Trump threatens to cut GM subsidies amid layoffs, possible plant closures

President Trump has threatened to cut government subsidies to General Motors the day after the major car manufacturer announced it was cutting thousands of jobs to focus more on producing autonomous and electric vehicles.

"The U.S. saved General Motors, and this is the THANKS we get! We are now looking at cutting at GM subsidies, including [subsidies] for electric cars," the president said in a tweet Tuesday afternoon.

"General Motors made a big China bet years ago when they built plants there (and in Mexico) - don't think that bet is going to pay off. I am here to protect America's workers!" the tweet continued.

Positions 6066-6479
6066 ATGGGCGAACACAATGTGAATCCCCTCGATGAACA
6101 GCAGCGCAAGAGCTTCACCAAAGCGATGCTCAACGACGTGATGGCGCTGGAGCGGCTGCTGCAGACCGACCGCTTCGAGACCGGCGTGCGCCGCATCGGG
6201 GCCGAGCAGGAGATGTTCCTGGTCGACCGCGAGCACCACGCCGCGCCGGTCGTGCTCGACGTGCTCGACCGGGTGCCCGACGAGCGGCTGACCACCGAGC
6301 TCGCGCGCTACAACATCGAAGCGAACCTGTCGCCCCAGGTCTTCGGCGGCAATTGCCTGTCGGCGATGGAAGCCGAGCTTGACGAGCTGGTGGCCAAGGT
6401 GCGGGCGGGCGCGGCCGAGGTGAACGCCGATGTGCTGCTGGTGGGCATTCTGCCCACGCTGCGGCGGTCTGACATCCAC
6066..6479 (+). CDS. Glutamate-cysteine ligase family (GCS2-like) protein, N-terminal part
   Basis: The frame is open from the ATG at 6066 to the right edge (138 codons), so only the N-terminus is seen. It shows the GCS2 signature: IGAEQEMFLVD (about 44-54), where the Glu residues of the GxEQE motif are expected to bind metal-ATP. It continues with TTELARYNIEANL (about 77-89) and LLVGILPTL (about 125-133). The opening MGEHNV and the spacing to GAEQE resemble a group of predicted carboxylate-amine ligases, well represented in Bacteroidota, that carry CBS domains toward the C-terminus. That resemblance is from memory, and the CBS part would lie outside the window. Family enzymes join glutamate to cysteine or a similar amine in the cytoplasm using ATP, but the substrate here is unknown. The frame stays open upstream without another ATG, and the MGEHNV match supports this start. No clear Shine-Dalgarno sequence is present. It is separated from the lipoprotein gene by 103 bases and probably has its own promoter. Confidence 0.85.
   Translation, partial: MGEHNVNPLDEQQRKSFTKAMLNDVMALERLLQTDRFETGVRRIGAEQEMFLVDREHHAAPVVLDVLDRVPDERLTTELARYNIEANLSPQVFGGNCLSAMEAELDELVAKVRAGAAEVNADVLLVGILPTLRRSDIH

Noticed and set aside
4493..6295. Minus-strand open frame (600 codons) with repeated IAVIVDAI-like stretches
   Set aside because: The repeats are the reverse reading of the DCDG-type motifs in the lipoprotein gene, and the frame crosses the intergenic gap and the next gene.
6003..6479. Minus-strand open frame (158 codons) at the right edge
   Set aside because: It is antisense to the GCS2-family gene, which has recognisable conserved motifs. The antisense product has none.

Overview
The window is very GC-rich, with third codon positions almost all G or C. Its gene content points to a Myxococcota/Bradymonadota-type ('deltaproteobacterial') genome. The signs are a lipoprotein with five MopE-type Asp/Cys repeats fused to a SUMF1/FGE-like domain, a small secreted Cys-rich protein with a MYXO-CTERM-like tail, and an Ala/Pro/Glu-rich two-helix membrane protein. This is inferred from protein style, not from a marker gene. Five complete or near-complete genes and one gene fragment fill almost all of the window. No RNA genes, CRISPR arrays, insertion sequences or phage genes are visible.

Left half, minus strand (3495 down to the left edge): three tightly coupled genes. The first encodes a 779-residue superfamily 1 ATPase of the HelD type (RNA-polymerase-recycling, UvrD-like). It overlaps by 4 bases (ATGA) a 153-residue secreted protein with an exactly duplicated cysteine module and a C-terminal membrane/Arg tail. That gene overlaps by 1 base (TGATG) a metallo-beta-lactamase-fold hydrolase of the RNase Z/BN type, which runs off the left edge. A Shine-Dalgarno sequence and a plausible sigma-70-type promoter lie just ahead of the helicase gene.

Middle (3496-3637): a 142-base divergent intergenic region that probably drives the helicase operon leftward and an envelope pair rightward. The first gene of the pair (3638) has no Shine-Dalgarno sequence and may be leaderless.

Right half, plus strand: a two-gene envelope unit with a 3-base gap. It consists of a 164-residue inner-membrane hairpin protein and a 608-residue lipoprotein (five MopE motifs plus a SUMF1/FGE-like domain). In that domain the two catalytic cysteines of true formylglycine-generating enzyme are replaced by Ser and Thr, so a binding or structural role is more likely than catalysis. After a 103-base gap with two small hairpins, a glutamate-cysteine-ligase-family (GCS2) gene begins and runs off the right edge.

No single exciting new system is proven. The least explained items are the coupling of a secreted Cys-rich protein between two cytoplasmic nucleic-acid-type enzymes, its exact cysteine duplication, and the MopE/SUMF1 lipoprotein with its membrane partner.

The big restructuring announcement came Monday morning. GM said more than 14,000 jobs in the U.S. and Canada were being slashed, the majority being white collar workers and others of factory workers. Five plants are also in jeopardy of closing.

Those five plants currently build cars that won't be sold in the U.S. after 2019, so they could close or get different vehicles to build. The assembly plants are in Detroit; Lordstown, Ohio; and Oshawa, Ontario. Also on the line are transmission factories in Warren, Michigan, as well as Baltimore.

National Economic Council director Larry Kudlow also said Tuesday the White House's reaction was "a tremendous amount of disappointment maybe even spilling over into anger."